There has been a lot of progress, but not a lot to show for it

The walls have all had two coats of stucco, which is used in the same way we would use plaster back in the UK, and the new wooden beam is up, which you can see in the video. The two rooms off what will be the extended kitchen are now complete, to the left will be the broom cupboard, without a door, and to the right of the new back door will be the Pantry, which is having a wood door and frame installed.

I know the new back door doesn\’t look that pretty, it is metal, and there is a reja (security gate) on the other side of it, unfortunately here, especially out in the rural areas, security has to come first. It sstil has to be painted, and will look a bit better at that stage.

The electrics are all finished except for fitting a couple of sockets, as I had not bought enough, to fit all the new ones as well as replace others, but those I can do myself. We now have new wiring in 90% of the house, and the other 10% has been checked and is OK, it is only four years old, so should be.

Tomorrow, they are going to start re-staining the timber ceiling, once that is finished they are painting the walls throughout, and then tiling the floor through the dining room, lounge, kitchen and storerooms, all of which they hope to have done by the beginning of the following week, as the kitchen is ready, and will be arriving.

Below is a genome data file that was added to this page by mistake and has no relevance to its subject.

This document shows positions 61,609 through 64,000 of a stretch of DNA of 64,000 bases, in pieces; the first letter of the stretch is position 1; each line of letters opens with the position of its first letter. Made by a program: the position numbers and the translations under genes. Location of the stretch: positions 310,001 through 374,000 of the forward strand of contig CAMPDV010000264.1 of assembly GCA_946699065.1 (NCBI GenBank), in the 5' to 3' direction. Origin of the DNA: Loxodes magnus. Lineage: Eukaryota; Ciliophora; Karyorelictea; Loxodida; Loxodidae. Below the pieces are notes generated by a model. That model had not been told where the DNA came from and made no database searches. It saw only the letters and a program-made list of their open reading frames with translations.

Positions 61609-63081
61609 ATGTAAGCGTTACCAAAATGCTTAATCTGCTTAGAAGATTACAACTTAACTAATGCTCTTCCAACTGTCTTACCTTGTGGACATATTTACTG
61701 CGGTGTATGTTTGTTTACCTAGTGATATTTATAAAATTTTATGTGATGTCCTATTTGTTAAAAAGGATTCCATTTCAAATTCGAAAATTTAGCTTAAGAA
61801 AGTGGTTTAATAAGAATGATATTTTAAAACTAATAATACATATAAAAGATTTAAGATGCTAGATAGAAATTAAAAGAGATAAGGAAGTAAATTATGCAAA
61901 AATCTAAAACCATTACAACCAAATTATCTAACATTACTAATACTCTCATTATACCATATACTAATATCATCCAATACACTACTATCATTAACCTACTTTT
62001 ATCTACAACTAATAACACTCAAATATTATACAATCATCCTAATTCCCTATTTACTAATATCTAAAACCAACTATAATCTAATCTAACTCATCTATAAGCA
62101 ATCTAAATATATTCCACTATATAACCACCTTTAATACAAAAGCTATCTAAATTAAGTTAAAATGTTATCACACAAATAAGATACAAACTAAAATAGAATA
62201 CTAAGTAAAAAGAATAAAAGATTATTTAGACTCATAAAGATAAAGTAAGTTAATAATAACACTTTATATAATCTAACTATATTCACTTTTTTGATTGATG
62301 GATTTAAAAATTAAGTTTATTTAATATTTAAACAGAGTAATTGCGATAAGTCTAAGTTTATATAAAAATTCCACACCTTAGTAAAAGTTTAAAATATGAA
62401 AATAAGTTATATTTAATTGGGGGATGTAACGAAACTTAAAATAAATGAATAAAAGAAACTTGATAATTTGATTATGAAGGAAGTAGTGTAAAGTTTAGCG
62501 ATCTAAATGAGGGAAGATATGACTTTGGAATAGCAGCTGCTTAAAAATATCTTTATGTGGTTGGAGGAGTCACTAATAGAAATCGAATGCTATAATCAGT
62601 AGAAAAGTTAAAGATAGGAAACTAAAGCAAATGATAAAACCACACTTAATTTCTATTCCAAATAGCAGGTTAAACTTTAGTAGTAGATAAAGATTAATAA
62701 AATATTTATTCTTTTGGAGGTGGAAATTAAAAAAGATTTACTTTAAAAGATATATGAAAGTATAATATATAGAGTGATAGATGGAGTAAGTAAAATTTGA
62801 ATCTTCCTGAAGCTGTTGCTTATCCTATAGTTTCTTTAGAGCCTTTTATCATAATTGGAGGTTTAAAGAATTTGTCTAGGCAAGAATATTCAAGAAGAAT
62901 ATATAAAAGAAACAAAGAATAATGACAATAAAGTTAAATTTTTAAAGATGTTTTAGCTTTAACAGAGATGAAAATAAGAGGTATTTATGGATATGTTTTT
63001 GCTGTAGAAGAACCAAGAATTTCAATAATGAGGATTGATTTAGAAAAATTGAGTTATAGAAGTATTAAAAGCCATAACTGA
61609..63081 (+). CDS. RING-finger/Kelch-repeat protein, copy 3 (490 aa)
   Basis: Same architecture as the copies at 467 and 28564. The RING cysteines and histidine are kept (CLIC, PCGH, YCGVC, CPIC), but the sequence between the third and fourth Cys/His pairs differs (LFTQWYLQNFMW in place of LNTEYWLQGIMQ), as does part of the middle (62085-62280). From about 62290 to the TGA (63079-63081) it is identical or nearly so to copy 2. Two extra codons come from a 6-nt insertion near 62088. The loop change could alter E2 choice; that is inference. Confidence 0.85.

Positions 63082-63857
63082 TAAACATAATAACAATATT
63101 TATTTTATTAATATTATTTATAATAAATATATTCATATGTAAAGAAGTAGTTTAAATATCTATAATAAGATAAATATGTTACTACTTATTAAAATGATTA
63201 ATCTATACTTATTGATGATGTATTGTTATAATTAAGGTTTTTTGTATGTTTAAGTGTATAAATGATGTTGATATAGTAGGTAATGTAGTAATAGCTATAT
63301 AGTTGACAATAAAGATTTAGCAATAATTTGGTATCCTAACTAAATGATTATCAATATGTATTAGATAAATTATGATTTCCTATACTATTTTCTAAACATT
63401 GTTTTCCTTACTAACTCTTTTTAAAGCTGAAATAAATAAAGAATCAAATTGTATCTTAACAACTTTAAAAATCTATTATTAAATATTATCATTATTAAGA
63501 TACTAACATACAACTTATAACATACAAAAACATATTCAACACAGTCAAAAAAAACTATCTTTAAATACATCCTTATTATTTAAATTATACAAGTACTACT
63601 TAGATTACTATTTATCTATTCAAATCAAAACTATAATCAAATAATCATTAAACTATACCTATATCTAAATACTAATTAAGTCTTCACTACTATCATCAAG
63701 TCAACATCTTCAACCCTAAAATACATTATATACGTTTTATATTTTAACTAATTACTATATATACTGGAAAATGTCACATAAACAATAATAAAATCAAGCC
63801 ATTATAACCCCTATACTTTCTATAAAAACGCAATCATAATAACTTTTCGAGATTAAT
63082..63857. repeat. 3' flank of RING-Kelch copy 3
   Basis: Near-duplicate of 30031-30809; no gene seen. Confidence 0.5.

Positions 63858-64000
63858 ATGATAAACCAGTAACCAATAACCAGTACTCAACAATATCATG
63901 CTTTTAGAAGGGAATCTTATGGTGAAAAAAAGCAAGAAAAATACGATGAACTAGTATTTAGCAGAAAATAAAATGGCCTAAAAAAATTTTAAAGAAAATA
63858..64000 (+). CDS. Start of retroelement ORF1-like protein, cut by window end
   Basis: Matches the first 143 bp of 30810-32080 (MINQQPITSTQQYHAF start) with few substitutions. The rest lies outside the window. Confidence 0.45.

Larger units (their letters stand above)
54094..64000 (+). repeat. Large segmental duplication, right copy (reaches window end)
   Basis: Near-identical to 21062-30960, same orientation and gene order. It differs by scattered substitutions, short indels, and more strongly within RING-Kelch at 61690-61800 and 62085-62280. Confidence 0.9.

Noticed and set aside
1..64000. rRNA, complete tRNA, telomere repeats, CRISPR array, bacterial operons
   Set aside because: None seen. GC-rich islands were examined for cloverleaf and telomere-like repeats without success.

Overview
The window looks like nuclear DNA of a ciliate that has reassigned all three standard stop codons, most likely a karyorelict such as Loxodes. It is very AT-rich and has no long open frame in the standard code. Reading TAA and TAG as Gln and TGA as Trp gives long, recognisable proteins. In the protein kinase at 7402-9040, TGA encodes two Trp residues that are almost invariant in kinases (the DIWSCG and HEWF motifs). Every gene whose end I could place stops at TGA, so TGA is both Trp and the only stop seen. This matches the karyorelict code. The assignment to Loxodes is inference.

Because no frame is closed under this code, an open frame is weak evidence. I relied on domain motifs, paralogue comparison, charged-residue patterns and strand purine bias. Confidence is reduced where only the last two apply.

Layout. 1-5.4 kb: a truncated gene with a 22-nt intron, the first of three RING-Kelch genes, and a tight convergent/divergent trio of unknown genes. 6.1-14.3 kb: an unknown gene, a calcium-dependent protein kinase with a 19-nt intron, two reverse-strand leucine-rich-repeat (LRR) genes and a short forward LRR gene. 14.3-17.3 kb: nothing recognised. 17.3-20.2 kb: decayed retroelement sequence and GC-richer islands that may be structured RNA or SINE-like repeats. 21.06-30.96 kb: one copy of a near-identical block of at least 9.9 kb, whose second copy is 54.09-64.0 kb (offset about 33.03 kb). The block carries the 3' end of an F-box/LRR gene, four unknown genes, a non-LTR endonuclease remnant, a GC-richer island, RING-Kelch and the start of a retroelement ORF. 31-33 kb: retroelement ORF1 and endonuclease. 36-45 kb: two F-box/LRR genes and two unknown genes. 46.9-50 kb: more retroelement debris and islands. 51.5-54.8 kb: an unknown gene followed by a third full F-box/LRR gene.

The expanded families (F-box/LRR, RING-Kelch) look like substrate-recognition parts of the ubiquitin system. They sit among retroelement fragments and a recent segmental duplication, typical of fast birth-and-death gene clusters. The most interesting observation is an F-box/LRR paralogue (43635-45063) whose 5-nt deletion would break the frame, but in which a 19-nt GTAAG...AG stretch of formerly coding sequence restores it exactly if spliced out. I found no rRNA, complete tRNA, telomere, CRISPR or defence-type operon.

As for my work, I have kept myself fairly busy this week, I managed to get some of my roofing sheets back from the Gardener, there was a misunderstanding, I offered him the sheets off my old carport, and unbeknown to me, Jaime had put some other expensive ones, I had bought from the old house, with the old, and the Gardener took the lot, I was lucky to get back what I did, as it had been a week or two, since he took them. So I have finished the machine shed, and it now houses the cement mixer.

Marcela\’s vegetables have been growing fast, with the wet cool weather we have had recently

We had to thin out the red onions, and to save waste, we planted out the thinnings, so I\’ll be eating everything with onion!

When we moved here, we found out that there is a Goat Farm, within walking distance, producing, milk, cheese and yoghurt, I\’m not so keen on the milk, but the cheese I love, I used to eat loads of it in Spain. Marcela bought a soft cheese last week, and we both decided there was no flavour, the yoghurt was another matter, I love it, especially the coffee flavour, anyway, this week, I asked Marcela if she could get a stronger cheese, and thought no more of it, then last night I looked in the fridge but couldn\’t see any, so mentioned it to Marcela, who brought it out…

I asked (seriously) if that was a taster, and she said it was the biggest they did, I had to laugh, not a patch on those in Spain, which would last for days, if not weeks, this would be gone in two bites, however when she told me the price (£4.86) I nearly fell off my chair, and can understand why most people here eat plastic mozzarella! I think I will frame this cheese instead of eating it.

Then there are our pineapples, last night, Marcela walk in with one of the two fruit we had, it had fallen off the plant, probably because of the recent cold snap.

It measures all of 4\” across, it\’s not worth cutting open, we have two rows of plants, which we inherited, but the climate here is not condusive to pineapples, it\’s not warm enough, and as each plant only produces one fruit in it\’s lifetime, they are really more trouble than they are worth, and the land could be put to better use, it\’s a shame, but that\’s life.

Published by Phil Sale

I moved to Colombia from Spain in 2012, and I am happily married to a Colombiana.

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